So often too true of downtown San Antonio, even on a weekend evening. But if the folks behind the new RADIUS collaboration have their way, the silent urban desert around Municipal Auditorium will leap to life. RADIUS is an interesting concept in non-profit organization that offers office and performance space for small non-profits, historic preservation, and commercial offices on Auditorium Circle. The plan is to provide a centralized, cooperative home base for rehearsals and monthly performances by the tenants, generating a locus for arts activity and collaboration. Based on a co-op model but with a for-profit mentality, RADIUS is the brainchild of Paul Carter, whose historic family home sits just behind the old Studebaker showroom that now houses RADIUS. RADIUS provides low-cost, beautiful office space for several performing arts organizations, including the Alamo City Men's Chorale, the Children's Chorus of San Antonio, Dance Umbrella, and the Bexar County Arts & Cultural Fund. Commercial anchor tenants Creative Civilization, one of SA's premier PR firms, and RADIUS Café, scheduled to open next month, add an extra dimension of activity and stability to the non-profit arm of RADIUS.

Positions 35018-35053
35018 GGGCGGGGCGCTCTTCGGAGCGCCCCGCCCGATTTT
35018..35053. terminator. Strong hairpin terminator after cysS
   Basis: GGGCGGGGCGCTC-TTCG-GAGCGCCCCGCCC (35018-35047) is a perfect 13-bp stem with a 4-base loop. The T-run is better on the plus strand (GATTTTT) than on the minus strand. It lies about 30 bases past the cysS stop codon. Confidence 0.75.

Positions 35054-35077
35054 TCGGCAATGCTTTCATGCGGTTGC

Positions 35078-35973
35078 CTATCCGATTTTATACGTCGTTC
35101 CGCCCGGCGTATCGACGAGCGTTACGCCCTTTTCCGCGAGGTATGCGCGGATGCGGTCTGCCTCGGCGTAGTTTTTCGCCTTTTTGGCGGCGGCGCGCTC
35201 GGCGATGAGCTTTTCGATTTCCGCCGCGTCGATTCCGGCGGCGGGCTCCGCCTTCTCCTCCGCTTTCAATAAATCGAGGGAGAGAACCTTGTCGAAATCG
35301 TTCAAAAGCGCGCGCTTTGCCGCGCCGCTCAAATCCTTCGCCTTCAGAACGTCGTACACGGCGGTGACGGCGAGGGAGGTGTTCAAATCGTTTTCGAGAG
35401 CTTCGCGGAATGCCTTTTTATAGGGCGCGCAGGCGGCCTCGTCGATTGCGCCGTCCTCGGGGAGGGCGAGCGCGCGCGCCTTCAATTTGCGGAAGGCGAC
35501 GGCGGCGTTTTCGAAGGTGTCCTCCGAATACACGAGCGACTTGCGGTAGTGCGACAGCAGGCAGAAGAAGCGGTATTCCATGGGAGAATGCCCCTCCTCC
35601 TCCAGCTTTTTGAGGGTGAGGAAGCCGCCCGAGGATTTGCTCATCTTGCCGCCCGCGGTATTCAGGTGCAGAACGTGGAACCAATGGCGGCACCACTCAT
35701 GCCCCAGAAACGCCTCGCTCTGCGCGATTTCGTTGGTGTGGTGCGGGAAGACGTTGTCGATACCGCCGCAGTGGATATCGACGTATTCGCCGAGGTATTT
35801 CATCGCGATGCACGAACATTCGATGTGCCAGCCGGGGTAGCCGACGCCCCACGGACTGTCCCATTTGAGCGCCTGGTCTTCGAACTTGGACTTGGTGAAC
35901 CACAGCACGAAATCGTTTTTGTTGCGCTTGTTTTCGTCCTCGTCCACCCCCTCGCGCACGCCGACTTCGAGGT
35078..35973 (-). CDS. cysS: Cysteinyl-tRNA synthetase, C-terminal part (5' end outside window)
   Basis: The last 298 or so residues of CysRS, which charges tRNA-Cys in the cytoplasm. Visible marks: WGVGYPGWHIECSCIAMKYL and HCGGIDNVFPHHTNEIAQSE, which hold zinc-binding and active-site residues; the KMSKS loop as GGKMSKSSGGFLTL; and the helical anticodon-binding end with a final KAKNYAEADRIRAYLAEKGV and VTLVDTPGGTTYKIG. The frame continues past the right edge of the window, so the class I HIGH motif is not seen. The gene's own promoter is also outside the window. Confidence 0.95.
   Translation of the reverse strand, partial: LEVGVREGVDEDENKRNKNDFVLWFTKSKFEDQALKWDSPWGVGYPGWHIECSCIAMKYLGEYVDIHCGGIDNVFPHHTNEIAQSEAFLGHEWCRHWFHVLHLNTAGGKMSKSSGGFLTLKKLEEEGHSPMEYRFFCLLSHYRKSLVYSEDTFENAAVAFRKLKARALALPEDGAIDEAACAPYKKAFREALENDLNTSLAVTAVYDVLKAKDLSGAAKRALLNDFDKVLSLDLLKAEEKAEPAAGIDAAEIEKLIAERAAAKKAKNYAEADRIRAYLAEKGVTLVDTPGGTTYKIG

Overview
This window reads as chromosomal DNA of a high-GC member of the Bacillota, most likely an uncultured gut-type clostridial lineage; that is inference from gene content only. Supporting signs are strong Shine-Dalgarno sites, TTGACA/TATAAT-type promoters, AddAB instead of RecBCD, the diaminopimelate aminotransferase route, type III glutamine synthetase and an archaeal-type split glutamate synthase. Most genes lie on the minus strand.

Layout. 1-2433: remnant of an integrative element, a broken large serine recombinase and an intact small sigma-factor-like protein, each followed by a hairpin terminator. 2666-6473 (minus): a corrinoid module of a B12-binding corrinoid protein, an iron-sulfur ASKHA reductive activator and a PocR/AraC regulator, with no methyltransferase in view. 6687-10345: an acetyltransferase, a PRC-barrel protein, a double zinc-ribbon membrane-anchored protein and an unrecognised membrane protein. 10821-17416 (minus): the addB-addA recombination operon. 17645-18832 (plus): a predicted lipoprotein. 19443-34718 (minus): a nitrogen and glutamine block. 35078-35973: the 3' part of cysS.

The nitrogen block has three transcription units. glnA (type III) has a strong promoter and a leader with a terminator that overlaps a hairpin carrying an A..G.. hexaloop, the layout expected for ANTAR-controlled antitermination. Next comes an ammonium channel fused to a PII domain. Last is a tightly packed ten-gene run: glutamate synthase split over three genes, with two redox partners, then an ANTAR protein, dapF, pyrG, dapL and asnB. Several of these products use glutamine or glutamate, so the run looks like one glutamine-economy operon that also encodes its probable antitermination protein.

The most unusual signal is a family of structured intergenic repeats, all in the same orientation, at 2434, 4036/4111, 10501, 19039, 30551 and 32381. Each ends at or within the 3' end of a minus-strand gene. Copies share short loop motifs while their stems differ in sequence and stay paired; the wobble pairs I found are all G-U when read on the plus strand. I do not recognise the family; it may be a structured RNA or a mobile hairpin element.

Developer James Lifshutz, son of the late great Bernard, regularly dreams up new life for worn-out pieces of property. With a hand in no less than four downtown riverfront properties, stretching from the San Antonio Museum of Art to the Blue Star Silos `see "No Dick's need apply," March 17-23, 2005`, we hope Lifshutz will continue to be a force for revitalization and business-arts collaboration in the city's central districts.
Business and community synergy comes naturally to recent transplant Angela Martinez. She's been here only four years, but already this Robert Frost-quoting, bird-loving, hard-bowlin' movie fanatic has made an indelible mark on San Antonio's Southtown community. In that time she's co-founded independent movie rental store Planet of the Tapes, helped revive Hermann and Son's bowling alley, launched an outdoor film series at the slab, built the saevents.org community calendar website, and contributed much time and love to the Southtown neighborhood organization board.